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The British government has suspended the rail franchise system in a move that effectively nationalises any loses by railway companies for the next six months.
That’s according to an article in the Financial Times, which also features a comment from Matthew Gregory, chief executive of FirstGroup, who said the emergency measures meant ‘certainty’ for its rail operations.
Meanwhile the move by the government has led to First Group and Go-Ahead seeing a boost in shares.
An article in the Daily Mail says GTR operator Go-Ahead is up 2.3%, while South Western Rail operator First Group is up 4.7%. However, Transport ticketing website Trainline fell 10.2%.
Quite a few of the national newspapers have looked at the impact of the reduction of services since they were halved on Monday.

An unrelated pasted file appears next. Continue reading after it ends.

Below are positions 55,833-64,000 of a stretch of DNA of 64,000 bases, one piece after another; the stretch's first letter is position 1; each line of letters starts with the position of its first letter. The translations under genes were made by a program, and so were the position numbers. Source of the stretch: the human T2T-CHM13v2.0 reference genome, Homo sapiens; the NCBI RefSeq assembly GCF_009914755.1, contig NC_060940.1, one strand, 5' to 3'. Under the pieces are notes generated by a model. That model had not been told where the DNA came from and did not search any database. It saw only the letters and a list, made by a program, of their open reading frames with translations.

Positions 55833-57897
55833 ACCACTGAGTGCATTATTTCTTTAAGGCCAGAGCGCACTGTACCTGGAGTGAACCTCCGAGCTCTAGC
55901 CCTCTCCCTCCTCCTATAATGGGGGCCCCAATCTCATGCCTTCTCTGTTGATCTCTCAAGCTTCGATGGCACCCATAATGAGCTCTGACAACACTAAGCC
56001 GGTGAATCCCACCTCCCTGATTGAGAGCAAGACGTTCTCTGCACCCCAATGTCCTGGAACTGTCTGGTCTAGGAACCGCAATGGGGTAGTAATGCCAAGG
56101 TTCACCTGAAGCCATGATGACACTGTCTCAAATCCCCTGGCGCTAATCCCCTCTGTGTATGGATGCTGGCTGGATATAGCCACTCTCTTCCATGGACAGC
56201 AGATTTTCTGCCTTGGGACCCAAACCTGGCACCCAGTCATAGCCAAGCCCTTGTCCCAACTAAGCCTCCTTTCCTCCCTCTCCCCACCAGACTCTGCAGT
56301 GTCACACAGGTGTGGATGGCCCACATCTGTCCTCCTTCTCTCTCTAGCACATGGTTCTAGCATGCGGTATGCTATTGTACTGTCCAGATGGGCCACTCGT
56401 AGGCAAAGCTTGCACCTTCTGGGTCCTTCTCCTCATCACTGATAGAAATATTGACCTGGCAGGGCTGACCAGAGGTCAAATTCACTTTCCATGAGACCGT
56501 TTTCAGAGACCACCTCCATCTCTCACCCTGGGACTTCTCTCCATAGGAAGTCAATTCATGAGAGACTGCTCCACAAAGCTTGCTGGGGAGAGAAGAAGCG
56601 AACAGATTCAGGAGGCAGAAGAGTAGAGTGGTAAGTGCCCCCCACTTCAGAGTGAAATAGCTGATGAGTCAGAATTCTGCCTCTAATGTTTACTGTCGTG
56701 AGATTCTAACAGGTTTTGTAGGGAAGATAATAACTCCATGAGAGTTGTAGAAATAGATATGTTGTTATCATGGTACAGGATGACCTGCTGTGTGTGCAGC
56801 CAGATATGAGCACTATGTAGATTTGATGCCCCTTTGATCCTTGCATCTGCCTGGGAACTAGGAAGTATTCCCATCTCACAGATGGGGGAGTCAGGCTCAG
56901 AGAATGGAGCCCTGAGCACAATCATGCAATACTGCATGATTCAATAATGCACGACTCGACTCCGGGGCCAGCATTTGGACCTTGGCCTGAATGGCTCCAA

The Sun (Scotland) and The Times both feature articles about packed trains as the government tells people who can, to avoid public transport.
Meanwhile one thing which is coming through during the COVID-19 outbreak is the ability of the rail industry to go above and beyond to help the community it serves.
There are many great examples including Cantillon and De Group reaching out to businesses for masks, overalls, glasses and gloves to donate to those in need.
While the coronavirus pandemic has and will continue to dominate the headlines, it is important to highlight that the hard work does continue on the UK’s railways, something that we will continue to highlight on railbusinessdaily.com.
Today we feature the plans by the Bostonair Group to expand into the rail sector, Merseyrail and the RMT reaching an agreement on the release of back-dated pay awards to support guards during the coronavirus outbreak, and an appeal to stop people trespassing on the railways.
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